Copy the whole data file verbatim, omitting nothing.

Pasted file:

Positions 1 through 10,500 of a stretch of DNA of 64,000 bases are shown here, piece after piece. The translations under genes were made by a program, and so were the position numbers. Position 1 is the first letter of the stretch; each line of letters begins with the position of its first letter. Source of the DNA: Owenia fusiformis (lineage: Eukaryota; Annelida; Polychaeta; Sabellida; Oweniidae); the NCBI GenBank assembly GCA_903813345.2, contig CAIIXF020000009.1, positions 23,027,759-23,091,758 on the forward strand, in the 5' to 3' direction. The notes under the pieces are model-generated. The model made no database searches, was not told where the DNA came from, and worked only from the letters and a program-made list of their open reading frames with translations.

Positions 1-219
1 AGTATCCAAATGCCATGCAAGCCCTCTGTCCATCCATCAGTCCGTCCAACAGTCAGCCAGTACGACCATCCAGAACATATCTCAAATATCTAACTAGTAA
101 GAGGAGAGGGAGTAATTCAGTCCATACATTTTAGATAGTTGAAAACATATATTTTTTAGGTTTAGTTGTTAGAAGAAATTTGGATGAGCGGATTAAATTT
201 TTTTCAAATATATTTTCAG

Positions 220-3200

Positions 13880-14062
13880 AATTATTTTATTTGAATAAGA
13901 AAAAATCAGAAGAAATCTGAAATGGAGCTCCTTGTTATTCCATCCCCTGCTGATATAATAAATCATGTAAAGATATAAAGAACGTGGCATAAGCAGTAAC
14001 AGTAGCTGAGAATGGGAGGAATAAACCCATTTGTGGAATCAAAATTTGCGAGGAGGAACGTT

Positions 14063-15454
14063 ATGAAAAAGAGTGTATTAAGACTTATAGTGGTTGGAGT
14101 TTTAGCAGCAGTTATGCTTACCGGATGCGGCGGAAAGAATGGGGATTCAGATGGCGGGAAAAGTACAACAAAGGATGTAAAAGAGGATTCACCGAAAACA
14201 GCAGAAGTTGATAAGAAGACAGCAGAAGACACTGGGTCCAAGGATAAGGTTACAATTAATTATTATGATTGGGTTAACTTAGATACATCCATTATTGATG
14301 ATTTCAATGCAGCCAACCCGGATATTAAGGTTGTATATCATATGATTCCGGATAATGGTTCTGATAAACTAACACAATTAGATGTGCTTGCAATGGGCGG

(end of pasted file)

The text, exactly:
Positions 1 through 10,500 of a stretch of DNA of 64,000 bases are shown here, piece after piece. The translations under genes were made by a program, and so were the position numbers. Position 1 is the first letter of the stretch; each line of letters begins with the position of its first letter. Source of the DNA: Owenia fusiformis (lineage: Eukaryota; Annelida; Polychaeta; Sabellida; Oweniidae); the NCBI GenBank assembly GCA_903813345.2, contig CAIIXF020000009.1, positions 23,027,759-23,091,758 on the forward strand, in the 5' to 3' direction. The notes under the pieces are model-generated. The model made no database searches, was not told where the DNA came from, and worked only from the letters and a program-made list of their open reading frames with translations.

Positions 1-219
1 AGTATCCAAATGCCATGCAAGCCCTCTGTCCATCCATCAGTCCGTCCAACAGTCAGCCAGTACGACCATCCAGAACATATCTCAAATATCTAACTAGTAA
101 GAGGAGAGGGAGTAATTCAGTCCATACATTTTAGATAGTTGAAAACATATATTTTTTAGGTTTAGTTGTTAGAAGAAATTTGGATGAGCGGATTAAATTT
201 TTTTCAAATATATTTTCAG

Positions 220-3200

Positions 13880-14062
13880 AATTATTTTATTTGAATAAGA
13901 AAAAATCAGAAGAAATCTGAAATGGAGCTCCTTGTTATTCCATCCCCTGCTGATATAATAAATCATGTAAAGATATAAAGAACGTGGCATAAGCAGTAAC
14001 AGTAGCTGAGAATGGGAGGAATAAACCCATTTGTGGAATCAAAATTTGCGAGGAGGAACGTT

Positions 14063-15454
14063 ATGAAAAAGAGTGTATTAAGACTTATAGTGGTTGGAGT
14101 TTTAGCAGCAGTTATGCTTACCGGATGCGGCGGAAAGAATGGGGATTCAGATGGCGGGAAAAGTACAACAAAGGATGTAAAAGAGGATTCACCGAAAACA
14201 GCAGAAGTTGATAAGAAGACAGCAGAAGACACTGGGTCCAAGGATAAGGTTACAATTAATTATTATGATTGGGTTAACTTAGATACATCCATTATTGATG
14301 ATTTCAATGCAGCCAACCCGGATATTAAGGTTGTATATCATATGATTCCGGATAATGGTTCTGATAAACTAACACAATTAGATGTGCTTGCAATGGGCGG